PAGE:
For a cell, normally, when it divides into two daughter cells, its entire genome is duplicated. But, as has been the theme for a while, things do not always go the way they are intended to. Random changes of events cause different things to occur, and in some cases, the effects prove beneficial to a species, while in others, the effects can be deleterious. In the case of cell division of this sort, sometimes an accident can cause inappropriate duplication of part of the genome of a cell. In the chain of events, what this leads to is retention of original and duplicate segments within a single cell. Then, one of the two gene copies is able to mutate and take on a specific role in the same cell, different from the role of the first gene copy. It becomes specialized to perform this function. This process continues repeatedly over time, and what is created is a gene family, which began with a single gene, which late gave rise to a family of genes that can all be found in one genome (Alberts et al. 2014).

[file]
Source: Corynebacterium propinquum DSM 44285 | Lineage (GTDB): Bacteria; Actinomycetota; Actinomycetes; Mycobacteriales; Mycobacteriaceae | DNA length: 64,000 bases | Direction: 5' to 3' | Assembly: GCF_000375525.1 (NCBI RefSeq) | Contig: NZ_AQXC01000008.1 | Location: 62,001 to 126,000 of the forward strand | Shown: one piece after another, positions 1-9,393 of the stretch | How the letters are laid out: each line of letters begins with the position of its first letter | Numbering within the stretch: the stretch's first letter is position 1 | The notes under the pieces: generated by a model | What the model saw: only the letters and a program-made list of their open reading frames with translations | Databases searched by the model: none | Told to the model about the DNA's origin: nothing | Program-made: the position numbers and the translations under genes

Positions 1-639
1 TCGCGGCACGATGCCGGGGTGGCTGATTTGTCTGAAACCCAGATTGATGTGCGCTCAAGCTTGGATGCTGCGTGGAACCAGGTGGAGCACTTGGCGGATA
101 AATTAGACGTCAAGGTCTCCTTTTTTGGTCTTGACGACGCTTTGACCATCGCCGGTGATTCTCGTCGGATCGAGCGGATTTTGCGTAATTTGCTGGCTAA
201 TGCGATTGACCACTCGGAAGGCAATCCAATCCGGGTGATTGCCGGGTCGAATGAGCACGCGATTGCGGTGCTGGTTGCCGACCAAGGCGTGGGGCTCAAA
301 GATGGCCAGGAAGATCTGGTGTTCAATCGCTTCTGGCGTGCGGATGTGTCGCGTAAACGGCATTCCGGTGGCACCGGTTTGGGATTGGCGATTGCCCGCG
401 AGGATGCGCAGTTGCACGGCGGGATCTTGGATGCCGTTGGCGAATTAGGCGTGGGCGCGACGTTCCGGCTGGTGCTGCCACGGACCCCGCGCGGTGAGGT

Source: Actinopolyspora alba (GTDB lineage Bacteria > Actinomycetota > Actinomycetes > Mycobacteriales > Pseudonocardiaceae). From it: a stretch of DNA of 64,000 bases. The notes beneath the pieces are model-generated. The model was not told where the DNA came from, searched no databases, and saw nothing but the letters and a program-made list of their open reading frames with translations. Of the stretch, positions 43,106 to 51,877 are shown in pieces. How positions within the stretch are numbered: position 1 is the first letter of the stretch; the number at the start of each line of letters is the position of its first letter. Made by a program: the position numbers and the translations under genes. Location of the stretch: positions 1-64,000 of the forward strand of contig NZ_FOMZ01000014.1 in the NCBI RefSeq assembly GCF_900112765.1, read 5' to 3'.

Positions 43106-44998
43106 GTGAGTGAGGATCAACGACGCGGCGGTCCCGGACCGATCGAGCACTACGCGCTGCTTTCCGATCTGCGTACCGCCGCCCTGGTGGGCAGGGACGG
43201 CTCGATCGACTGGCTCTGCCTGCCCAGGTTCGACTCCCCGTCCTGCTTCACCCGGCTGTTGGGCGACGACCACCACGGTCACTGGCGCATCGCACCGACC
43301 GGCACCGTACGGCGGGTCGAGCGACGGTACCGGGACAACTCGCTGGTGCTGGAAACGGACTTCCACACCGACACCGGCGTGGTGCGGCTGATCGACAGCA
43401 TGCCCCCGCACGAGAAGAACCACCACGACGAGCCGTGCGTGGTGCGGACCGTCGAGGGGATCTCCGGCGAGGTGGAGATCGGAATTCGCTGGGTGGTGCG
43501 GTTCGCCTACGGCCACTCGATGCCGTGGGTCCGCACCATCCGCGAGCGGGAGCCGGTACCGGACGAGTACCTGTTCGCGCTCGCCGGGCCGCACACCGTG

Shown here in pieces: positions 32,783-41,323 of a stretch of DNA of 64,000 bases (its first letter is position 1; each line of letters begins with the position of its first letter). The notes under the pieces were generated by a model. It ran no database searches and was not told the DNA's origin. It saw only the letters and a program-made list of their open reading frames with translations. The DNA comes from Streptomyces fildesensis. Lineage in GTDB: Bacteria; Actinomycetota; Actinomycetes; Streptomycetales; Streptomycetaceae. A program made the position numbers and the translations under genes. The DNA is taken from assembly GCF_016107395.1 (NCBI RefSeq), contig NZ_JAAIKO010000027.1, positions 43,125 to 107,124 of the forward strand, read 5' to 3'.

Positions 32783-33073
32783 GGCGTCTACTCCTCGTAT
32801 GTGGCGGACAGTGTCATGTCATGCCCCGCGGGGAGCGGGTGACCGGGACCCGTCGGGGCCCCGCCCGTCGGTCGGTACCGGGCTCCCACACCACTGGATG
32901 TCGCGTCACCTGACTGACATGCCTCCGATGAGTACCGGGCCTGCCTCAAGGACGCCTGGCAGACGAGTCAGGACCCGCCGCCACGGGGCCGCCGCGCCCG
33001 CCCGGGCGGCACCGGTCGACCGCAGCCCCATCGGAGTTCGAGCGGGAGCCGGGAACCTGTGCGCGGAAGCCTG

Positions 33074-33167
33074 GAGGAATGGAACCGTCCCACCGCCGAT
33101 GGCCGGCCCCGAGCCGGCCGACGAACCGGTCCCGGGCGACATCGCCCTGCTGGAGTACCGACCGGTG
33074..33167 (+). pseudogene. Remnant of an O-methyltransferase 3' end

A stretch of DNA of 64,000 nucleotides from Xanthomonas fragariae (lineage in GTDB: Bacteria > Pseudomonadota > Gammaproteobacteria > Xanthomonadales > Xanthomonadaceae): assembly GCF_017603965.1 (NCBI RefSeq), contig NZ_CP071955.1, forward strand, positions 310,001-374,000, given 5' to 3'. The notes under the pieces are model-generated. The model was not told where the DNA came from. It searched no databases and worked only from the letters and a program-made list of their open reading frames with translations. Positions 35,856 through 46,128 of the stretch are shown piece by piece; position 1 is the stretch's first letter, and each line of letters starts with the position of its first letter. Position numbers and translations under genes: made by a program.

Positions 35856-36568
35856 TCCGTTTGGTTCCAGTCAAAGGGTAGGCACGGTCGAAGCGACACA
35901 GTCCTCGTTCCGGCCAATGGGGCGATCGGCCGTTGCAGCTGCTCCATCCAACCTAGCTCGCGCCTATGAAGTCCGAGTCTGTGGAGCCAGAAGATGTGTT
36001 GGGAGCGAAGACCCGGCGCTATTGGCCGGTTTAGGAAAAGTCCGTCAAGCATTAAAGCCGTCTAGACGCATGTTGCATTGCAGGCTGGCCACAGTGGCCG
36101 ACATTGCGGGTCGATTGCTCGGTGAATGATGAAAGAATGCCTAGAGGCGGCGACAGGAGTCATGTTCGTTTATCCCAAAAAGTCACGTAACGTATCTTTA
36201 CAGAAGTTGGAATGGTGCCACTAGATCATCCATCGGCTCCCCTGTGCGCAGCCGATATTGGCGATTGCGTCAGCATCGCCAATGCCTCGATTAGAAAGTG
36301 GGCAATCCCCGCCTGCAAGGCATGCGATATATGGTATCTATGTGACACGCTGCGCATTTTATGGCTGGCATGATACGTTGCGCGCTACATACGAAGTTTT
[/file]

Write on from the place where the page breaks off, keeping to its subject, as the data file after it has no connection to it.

This process of duplication and divergence results in all of the individuals in a particular species having many different variants of a primordial gene. This is not the same as when two different species of organism splits into two separate lines of descent. There are terms for these two processes, which we will use to distinguish one from the other. The case that we have discussed up until this point, wherein an accident results in the inappropriate duplication of a part of the genome, describes paralogs. Paralogs are related genes that have been derived in the way described, via a duplication event within just one genome. On the contrary, orthologs also exist, but are not to be confused with paralogs. Orthologs, on the other hand, are genes of two separate species that are derived from the same ancestral gene in the last common ancestor of those two species. Genes that are orthologs, over time with evolution, will likely have corresponding functions in the two sister species, or functions that are analogous to one another. Both paralogs and orthologs fall under the category of homologs, which describes in general, genes that are related by descent, therefore encompassing both groups discussed (Alberts et al. 2014).
A prospective medical student, looking to help others succeed.